Legislators overwhelmingly approved both bills 104-3. The one that got more debate collapses the state’s tax brackets from six to three, giving all residents who pay taxes a modest break. Budget advisors expect it would reduce state revenues by $78 million.
The vote on a bill reducing income taxes that small businesses pay on their profits followed quickly with little discussion.
Both bills are part of a tax-cutting package introduced last month by the House Republican Caucus. Another perfunctory vote in the House on Wednesday will send them to the Senate.
A third bill in the package, eliminating some sales tax exemptions, is up for debate Wednesday. Several other bills in the package are stuck in committee, dead for the year.
House Speaker Bobby Harrell said the approved bills help create a tax code that is flatter, fairer and more competitive.
“This will allow businesses to invest more of their resources into growing their business and creating jobs for our state,” said Harrell, R-Charleston.
The personal income tax measure received bipartisan approval after House Minority Leader Harry Ott put up an amendment delaying the cut until next year. He argued the House shouldn’t create a $78 million hole in the budget plan it approved last month without identifying corresponding cuts.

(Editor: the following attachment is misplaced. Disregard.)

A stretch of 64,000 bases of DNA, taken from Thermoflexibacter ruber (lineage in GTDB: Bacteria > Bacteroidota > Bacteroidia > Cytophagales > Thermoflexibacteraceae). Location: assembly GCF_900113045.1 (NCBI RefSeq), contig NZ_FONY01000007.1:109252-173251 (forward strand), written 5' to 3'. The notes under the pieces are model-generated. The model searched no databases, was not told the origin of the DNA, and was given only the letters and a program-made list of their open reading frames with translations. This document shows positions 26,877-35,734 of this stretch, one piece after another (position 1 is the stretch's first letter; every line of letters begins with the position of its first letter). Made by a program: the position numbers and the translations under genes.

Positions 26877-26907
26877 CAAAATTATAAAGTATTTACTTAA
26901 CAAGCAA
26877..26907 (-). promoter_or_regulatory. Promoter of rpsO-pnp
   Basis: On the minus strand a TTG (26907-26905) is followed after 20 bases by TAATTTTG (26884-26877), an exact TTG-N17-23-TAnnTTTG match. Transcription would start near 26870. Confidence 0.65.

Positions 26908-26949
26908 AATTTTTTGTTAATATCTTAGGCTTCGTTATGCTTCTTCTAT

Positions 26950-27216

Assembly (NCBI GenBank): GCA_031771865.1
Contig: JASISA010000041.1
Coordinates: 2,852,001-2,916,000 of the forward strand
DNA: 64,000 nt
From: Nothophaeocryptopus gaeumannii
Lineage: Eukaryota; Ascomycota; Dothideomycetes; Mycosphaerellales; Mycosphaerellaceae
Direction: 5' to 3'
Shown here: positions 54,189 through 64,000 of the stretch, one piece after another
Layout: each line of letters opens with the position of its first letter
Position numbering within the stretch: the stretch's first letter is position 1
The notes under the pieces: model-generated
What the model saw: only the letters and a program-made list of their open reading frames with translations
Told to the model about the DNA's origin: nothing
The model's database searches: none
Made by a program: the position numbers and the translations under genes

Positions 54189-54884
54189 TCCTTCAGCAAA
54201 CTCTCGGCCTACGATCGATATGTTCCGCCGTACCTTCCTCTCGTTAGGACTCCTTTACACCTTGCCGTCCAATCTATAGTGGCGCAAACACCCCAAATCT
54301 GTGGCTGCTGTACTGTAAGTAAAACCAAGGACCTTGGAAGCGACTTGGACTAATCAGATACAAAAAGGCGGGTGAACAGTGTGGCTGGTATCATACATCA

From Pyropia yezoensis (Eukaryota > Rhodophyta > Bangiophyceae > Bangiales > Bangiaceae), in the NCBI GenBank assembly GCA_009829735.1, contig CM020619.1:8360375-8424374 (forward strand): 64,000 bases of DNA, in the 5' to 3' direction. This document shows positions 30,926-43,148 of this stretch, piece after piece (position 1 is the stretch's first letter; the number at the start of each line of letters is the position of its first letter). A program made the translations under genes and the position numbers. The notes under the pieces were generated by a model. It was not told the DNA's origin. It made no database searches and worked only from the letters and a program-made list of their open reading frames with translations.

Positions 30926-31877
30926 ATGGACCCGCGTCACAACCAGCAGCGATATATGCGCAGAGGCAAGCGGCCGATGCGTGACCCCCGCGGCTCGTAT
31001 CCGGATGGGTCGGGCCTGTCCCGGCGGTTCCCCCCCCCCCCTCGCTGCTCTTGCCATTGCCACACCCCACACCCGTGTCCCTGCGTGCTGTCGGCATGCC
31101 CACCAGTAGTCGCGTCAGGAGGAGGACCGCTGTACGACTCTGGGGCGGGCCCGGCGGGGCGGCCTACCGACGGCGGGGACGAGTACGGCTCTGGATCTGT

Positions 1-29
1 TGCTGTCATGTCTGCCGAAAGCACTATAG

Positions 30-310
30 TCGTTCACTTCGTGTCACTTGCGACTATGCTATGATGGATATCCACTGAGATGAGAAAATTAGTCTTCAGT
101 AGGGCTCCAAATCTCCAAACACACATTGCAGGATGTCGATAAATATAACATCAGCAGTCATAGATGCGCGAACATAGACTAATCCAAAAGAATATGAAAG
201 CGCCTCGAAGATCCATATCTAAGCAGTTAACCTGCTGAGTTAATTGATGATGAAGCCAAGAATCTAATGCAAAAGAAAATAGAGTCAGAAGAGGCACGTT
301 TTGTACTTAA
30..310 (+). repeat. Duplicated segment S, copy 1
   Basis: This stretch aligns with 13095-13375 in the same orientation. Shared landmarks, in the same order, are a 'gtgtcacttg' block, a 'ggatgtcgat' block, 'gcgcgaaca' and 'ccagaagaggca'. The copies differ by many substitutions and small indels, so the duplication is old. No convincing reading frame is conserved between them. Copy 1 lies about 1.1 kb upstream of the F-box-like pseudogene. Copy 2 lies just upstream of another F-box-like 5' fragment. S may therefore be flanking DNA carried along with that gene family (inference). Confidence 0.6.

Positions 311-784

“It’s unconservative. Conservatives I would think would want to identify where that cut’s coming from,” said Ott, D-St. Matthews.
He also argued that passing a tax cut that puts its budget plan for 2012-13 so far out of whack also makes its chances in the Senate slim to nil. He then successfully offered the change, saying he’d gladly support something that wasn’t a political sham.
“Do the right thing. Don’t do the political thing that says we’re going to do something we know is not going to pass,” Ott said.
Rep. Bill Taylor, R-Aiken, applauded Ott’s amendment, saying the change was easy to endorse. “You make sense,” he said.
Speaker Harrell strongly disagreed with Ott’s sham assertion. He said he supported the one-year delay, however, because it led to nearly unanimous support in the House and improved the bill’s passage in the Senate.
Previous tax cuts became law after the House passed its budget. The full Senate Finance Committee is working this week on its version of the state spending plan for 2012-13.
Debate on the Senate floor is expected in mid-May. Differences in the two chambers’ plans will be worked out in a committee of House and Senate members.
The bill cutting the tax rate on small business profits from 5 percent to 3 percent would reduce revenue by $15 million in 2012-13 and $65 million annually when fully implemented, starting in 2015-16. Legislators say they hope that estimate is offset by small businesses creating jobs and those employees paying more taxes.